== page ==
Mary Callahan, THE PRESS DEMOCRAT
They’re less slimy, and certainly less smelly, than a fish carcass would be. But the dry, brown pellets that biologists distributed Tuesday in a backwater channel of Dry Creek may prove to be the vitamin that once-prolific North Coast salmon streams need.
The goal is to simulate the nutritional boost that used to come from the decaying remains of adult fish, a critical natural supplement for coho and Chinook salmon, steelhead trout and other wildlife.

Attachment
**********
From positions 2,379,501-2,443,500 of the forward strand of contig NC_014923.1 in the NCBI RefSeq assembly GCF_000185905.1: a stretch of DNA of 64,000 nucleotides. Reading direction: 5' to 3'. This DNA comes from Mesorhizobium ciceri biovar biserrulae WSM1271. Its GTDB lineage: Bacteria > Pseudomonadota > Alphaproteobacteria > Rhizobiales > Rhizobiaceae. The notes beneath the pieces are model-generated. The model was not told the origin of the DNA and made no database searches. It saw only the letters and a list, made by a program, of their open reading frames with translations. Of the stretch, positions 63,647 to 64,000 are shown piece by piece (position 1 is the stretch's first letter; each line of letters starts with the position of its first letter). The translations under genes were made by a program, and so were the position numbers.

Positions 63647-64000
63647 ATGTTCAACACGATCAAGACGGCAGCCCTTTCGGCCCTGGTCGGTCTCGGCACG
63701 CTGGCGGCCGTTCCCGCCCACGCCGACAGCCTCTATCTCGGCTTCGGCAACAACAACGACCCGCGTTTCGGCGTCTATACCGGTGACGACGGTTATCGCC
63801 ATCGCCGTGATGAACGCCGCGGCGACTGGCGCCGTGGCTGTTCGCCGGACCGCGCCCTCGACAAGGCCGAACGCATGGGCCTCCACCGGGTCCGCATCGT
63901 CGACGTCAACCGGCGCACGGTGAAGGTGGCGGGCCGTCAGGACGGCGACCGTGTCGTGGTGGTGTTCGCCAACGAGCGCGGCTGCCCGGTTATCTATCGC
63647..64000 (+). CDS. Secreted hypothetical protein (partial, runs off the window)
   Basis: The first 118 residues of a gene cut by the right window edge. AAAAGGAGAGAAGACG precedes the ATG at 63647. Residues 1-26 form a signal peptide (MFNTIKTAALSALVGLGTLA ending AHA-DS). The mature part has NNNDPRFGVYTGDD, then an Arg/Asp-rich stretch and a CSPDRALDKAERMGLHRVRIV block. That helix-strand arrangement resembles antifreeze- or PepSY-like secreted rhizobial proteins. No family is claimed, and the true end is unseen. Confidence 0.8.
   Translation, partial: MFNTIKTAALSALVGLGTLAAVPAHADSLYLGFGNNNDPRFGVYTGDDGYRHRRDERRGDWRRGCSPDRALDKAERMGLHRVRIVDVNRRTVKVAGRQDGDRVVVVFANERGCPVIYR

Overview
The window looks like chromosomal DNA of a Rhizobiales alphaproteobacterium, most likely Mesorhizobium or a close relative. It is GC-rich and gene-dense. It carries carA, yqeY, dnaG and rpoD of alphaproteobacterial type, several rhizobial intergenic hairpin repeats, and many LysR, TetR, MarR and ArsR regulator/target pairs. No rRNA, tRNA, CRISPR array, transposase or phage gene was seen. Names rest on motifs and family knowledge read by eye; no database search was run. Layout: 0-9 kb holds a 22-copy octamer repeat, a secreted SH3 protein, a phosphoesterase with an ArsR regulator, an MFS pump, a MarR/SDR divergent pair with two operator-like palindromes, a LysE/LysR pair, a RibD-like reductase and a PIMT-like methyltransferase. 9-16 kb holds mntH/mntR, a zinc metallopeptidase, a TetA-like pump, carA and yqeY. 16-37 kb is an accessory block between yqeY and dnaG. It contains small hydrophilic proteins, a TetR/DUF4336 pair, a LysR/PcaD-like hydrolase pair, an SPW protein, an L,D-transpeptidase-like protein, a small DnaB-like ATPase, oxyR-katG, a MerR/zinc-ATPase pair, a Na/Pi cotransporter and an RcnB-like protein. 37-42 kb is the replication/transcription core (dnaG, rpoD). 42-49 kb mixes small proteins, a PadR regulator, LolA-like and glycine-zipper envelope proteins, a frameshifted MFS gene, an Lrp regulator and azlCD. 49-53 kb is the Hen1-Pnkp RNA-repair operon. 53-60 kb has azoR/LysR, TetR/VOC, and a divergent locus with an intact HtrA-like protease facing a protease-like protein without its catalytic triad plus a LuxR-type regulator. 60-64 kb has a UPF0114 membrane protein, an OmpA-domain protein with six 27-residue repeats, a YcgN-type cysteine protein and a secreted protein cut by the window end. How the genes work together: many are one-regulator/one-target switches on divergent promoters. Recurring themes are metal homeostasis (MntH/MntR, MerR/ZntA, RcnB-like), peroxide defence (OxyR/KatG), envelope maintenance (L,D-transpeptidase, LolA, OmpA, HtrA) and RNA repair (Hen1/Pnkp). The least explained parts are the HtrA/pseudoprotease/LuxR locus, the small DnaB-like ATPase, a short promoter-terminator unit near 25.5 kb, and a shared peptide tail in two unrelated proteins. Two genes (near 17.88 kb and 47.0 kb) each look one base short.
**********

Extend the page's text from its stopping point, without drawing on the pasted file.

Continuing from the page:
The approach has shown promise in the Columbia River watershed over the past few years. It produced benefits last year in several tributaries of Sonoma County’s Austin Creek.
“This could be a piece in the missing puzzle of recovery,” said Bob Coey, a biologist with the National Marine Fisheries Service.